# Gauss Law - Infinite line charge

I came across a sentence which made no sense to me as I was studying the electric field of an infinite line charge:

The flux through the FLAT ENDS of our cylindrical Gaussian surface is zero because the radial electric field is parallel to these ends, and so $\vec E\cdot \vec n=0$.

What I don't understand is how can take radial electric field be parallel to the flat ends?(I cannot seem to form the mental picture) And haven't we already established that the radial electric field emenating from the line wire is radially outwards and PERPENDICULAR to the cylindrical surface? Thanks in advance. Sincerely, confused student.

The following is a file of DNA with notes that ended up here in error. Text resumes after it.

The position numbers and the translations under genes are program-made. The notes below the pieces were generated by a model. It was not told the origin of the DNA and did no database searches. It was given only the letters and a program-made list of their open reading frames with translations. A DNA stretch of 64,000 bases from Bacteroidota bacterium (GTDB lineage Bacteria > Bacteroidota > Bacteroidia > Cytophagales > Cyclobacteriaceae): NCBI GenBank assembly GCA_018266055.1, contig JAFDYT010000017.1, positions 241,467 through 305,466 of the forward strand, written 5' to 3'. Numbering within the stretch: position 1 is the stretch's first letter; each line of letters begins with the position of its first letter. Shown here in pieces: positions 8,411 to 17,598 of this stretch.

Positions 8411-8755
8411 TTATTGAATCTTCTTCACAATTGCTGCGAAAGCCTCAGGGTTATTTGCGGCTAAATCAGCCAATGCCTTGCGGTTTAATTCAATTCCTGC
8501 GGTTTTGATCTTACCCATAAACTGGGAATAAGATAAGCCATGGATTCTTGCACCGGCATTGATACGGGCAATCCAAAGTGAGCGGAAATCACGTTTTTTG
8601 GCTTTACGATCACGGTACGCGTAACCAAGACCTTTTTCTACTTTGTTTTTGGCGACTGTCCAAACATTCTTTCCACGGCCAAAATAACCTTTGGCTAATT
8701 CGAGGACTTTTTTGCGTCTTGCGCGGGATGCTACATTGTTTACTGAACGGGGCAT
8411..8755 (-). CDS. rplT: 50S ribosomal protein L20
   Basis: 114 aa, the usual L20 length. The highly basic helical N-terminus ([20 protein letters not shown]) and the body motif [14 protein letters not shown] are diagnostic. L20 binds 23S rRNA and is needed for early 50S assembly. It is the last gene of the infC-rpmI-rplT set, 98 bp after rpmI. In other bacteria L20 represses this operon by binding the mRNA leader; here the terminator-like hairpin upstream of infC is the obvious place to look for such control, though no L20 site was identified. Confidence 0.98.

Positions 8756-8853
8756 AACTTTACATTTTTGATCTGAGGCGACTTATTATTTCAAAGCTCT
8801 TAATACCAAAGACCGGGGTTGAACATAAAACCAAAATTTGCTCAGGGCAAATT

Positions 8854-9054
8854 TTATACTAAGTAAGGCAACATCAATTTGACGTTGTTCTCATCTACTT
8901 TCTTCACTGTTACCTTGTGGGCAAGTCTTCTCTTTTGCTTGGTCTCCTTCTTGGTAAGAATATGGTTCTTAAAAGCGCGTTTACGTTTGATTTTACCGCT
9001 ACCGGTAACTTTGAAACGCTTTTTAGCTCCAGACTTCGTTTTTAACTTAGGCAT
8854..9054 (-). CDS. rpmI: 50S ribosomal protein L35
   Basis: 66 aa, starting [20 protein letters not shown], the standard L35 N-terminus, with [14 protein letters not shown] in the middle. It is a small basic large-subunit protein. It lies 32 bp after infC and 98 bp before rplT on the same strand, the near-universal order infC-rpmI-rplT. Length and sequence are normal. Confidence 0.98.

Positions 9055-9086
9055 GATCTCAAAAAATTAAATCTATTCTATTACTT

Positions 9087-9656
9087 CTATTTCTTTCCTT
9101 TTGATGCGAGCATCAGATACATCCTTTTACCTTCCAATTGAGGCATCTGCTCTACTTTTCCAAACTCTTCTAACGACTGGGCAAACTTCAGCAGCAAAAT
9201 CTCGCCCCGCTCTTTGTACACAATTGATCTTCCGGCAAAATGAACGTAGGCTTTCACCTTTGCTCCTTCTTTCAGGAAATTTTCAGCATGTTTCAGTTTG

• Comment to the question (v2): It seems that OP mistakenly believes that we physically have removed the parts of the infinite wire which stick out of the imagined finite Gauss cylinder. – Qmechanic Oct 1 '15 at 14:46

$\vec E$ is the electric field, and I presume $\vec n$ is the surface normal of the ends of the Gaussian surface. Since the two vectors are perpendicular, their dot product $\vec E\cdot \vec n$ is zero.